Upset Stomach Symptoms- What Causes Upset Stomach
6 Signs Your Upset Stomach Isn't Normal
The most important thing to take note of is a persistent change in your stomach status, he explains. Whether it's gas, an upset stomach, or odd bowel movements, "If you haven't had issues before, and you have discomfort for more than a few days, it's time to see your primary care physician," he says.
While a brief period of discomfort isn't too concerning, you'll want to see a doctor if that discomfort is accompanied by what Esrailian calls "alarm features." He says: "These include unexplained weight loss, difficulty swallowing, or blood in the stool." If you notice any of these issues accompanied by stomachaches or crankiness, it's time to see someone. The list of potential gut conditions associated with these symptoms is long, and includes everything from hemorrhoids to cancer.
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While blood in your toilet bowel may seem super scary, it's often a sign of something benign. "If it's a younger patient with a small amount of red blood on tissue paper after straining during a bowel movement, that could be a small tear in the tissue of the anal canal," Esrailian says. "But if somebody's older and has never had any blood, we start wondering if something more serious could be going on." See someone. (Here are 6 signs you need to see a GI doctor ASAP.)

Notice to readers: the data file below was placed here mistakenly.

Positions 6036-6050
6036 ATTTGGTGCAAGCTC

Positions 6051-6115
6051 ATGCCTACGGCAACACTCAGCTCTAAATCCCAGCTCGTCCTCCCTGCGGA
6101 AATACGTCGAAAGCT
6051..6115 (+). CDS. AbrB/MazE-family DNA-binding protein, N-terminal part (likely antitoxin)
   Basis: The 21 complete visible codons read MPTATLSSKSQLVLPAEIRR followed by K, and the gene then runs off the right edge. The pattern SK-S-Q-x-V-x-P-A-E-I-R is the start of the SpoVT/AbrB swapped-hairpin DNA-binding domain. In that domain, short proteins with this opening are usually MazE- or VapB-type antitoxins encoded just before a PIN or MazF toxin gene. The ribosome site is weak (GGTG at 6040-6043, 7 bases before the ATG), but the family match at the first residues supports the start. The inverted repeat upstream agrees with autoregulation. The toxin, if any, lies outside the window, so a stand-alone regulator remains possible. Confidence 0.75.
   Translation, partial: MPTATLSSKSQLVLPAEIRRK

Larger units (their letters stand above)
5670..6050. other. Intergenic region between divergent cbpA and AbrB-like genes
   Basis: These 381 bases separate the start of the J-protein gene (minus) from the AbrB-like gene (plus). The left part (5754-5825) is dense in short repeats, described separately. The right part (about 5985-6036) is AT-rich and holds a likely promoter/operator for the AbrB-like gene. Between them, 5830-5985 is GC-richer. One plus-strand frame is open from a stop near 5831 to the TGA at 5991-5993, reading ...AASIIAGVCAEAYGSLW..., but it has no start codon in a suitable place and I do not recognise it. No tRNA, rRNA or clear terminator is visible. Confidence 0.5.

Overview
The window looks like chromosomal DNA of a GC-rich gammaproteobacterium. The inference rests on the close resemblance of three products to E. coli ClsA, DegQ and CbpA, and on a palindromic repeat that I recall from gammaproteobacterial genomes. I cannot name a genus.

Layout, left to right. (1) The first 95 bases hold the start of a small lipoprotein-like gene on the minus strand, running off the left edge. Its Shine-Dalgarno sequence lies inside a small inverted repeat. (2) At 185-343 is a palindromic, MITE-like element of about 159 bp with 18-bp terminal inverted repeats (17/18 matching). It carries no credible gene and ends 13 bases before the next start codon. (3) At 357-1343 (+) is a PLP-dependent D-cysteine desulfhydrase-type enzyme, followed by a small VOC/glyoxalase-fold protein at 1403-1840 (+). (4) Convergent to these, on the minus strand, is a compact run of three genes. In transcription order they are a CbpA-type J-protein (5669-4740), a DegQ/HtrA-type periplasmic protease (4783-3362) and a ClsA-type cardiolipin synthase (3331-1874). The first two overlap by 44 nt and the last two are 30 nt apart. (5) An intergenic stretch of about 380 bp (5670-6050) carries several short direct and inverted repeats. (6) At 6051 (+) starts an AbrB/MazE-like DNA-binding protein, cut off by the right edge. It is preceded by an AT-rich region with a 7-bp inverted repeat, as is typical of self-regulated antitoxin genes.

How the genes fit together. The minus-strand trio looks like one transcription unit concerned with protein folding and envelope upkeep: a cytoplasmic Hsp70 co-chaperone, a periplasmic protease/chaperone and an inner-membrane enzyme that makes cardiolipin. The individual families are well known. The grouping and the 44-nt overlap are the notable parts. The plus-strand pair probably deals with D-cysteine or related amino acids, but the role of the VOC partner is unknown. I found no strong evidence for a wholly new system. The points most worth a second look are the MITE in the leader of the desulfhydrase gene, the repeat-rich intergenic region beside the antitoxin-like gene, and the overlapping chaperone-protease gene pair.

If, every once in a while, you feel a stab of gut pain, that's probably not something to freak out about. But if you have a pain that keeps popping up in the same place every day or every few days—and especially if that pain seems to be getting worse—that's worth a call to your doc. "Obviously if the pain is severe or debilitating, you want to go to the ER," Esrailian says. He mentions appendicitis (if the pain is the "lower-right quadrant" of your abdomen) and gall bladder trouble (upper-right quadrant) as two possible emergency issues.
MORE: 5 Warning Signs Your Appendix Might Burst
Does your stomach seem to gripe as soon as you climb into bed at night? That could be reflux, Esrailian says. "What we call functional disorders, things like irritable bowel syndrome, can also flare up at night and prevent sleep or disturb sleep," he adds. Whatever the case, you'll want to let your doctor know about it.
"Smoking increases your risk for numerous types of cancers, not just lung cancer," Esrailian explains. "So if you're smoker, that changes your risk profile, and we'll want to hear from you if you notice any changes." The same goes if you have a family history of colon cancer or other GI diseases. (Check out these 3 surprising ways your mom influenced your health.) Because you're at elevated risk, you don't want to ignore persistent stomach trouble for too long. Again, if your issues last for more than a couple days, call your doctor, Esrailian says.
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